While symphonies, operas and art song have become the face of classical music, the soul has always been in the church. From the great masses and requiems to Gregorian chants and chorales, religious institutions have a long history of patronage, employing many of the greatest composers and musicians in history. Even today, churches offer musicians stability in what is otherwise an increasingly unstable industry. It is fitting that so much of our musical canon has a spiritual lineage. Music seems to be a journey to the deepest parts of the soul: those common elements of humanity that remain in solitude, to commune with the good that exists in each of us. 

Just as operas and symphonies flowed from music that originated in the church, musical genres such as jazz, show tunes, and rock ‘n’ roll were formed from the foundational melodies of the American Hymnal. Many of these tunes and hymns were borrowed from Europe. As they made their way to the American South, a new sound was created, blending African styles with European melodies. While a few Gospel hymns are included in American Grace, this collection focuses on hymns and styles that were more common to New England and the American West.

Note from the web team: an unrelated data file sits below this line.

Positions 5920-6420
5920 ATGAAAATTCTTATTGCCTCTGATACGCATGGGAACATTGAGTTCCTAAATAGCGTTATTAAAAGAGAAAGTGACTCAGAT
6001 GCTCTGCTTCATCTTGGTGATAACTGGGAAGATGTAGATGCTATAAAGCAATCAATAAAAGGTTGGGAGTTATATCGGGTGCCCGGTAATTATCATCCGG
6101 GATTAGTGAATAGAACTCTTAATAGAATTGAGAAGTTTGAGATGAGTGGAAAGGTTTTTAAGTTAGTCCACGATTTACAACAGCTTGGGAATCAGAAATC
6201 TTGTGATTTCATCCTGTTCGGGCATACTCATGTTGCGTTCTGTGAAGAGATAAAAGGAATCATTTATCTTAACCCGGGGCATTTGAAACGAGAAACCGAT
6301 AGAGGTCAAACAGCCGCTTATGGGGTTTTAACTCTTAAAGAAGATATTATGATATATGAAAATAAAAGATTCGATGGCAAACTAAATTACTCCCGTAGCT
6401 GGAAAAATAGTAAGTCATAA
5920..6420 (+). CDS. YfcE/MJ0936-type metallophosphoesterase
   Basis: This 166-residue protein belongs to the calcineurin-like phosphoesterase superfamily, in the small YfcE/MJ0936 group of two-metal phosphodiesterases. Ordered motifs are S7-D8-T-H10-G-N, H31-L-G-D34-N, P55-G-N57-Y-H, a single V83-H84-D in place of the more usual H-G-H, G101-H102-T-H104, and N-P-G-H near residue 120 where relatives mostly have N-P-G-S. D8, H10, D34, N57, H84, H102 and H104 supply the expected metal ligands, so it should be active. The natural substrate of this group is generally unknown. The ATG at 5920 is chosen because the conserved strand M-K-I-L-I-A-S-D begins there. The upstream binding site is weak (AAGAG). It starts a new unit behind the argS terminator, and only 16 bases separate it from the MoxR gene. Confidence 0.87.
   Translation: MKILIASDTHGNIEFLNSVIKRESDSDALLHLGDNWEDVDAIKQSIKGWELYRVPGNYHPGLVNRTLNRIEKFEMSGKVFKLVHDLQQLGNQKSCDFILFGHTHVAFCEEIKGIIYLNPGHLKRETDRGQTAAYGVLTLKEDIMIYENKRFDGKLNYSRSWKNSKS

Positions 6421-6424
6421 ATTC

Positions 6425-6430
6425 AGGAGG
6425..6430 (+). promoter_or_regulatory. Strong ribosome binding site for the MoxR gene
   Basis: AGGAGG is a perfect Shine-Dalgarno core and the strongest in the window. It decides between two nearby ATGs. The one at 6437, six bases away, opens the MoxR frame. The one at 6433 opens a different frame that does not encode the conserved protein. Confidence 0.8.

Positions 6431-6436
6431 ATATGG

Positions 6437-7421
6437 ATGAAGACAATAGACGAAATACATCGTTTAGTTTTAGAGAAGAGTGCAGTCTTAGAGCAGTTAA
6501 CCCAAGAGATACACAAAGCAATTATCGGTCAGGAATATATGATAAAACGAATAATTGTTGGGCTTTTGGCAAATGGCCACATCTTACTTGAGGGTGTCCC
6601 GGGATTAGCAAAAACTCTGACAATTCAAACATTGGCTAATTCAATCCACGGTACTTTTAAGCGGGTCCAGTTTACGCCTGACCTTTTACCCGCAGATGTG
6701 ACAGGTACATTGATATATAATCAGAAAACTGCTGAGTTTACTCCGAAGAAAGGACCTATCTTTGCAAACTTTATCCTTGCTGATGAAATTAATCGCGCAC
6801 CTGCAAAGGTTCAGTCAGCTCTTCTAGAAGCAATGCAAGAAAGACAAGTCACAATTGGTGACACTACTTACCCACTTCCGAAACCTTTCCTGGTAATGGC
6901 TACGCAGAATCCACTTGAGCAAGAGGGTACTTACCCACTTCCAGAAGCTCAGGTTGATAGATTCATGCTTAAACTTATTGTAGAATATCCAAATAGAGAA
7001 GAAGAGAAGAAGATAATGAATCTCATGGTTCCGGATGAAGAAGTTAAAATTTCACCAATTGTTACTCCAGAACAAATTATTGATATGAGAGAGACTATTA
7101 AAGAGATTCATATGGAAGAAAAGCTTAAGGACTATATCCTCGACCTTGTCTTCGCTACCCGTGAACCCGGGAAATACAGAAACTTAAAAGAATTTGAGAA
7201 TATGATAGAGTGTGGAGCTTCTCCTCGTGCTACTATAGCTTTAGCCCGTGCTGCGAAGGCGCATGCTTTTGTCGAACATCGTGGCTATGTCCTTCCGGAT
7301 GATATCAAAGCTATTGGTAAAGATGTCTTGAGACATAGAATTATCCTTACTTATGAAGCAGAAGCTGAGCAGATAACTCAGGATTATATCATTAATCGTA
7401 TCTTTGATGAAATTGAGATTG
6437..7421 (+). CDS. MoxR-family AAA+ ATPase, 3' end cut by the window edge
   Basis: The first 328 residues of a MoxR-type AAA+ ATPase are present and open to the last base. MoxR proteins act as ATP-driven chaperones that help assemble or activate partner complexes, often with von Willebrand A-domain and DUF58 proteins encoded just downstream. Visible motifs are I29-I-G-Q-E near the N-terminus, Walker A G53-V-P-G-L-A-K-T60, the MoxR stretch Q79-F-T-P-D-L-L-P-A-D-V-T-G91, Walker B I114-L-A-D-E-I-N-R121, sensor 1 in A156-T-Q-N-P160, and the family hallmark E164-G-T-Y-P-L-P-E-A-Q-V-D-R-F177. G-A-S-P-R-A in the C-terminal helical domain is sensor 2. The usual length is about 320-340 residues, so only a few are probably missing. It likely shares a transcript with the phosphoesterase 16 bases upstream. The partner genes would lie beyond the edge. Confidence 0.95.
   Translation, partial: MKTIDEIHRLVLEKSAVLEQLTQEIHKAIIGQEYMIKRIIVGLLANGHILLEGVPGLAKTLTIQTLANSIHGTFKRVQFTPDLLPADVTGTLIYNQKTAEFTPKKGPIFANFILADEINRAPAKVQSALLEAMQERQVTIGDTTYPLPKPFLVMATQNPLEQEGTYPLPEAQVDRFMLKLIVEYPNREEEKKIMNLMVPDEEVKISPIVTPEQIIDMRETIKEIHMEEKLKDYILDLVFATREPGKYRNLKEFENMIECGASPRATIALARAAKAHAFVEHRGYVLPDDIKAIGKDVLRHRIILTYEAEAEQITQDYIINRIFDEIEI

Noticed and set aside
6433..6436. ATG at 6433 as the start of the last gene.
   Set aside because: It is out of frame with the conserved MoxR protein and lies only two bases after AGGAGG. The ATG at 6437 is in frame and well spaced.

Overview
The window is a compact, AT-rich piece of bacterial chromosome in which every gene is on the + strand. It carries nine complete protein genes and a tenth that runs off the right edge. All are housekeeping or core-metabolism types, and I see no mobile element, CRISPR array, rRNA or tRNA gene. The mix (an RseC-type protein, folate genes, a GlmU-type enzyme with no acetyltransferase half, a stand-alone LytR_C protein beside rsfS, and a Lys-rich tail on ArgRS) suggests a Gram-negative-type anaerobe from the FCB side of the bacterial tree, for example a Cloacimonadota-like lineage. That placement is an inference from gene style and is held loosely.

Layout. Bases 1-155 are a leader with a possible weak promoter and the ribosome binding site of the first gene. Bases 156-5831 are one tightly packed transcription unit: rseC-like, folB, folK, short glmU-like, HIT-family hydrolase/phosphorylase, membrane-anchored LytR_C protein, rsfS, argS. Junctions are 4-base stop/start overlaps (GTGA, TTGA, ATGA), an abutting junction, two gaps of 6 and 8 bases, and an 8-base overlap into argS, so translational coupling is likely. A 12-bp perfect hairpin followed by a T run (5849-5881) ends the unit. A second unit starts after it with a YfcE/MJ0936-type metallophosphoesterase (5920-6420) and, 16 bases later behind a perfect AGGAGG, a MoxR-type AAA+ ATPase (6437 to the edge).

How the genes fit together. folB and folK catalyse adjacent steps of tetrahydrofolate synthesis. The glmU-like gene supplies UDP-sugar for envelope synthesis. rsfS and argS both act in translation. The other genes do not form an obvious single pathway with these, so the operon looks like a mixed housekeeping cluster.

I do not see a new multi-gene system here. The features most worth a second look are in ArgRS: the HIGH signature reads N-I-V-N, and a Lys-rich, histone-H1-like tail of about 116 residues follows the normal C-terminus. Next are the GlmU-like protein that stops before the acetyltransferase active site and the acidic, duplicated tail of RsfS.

American Grace is a collection spanning traditions: from Methodist to Mormon, Baptist to Quaker, Shaker to Moravian to nondenominational. Some of the tunes are traditional and many were not written by Americans. But some tunes have been lost, leaving room for new melodies to be introduced. These words and melodic modes shaped the music that has dominated the 20th and 21st centuries. Perhaps, their simple messages and melodies can give us all a glimpse of grace.

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Charity Tillemann-Dick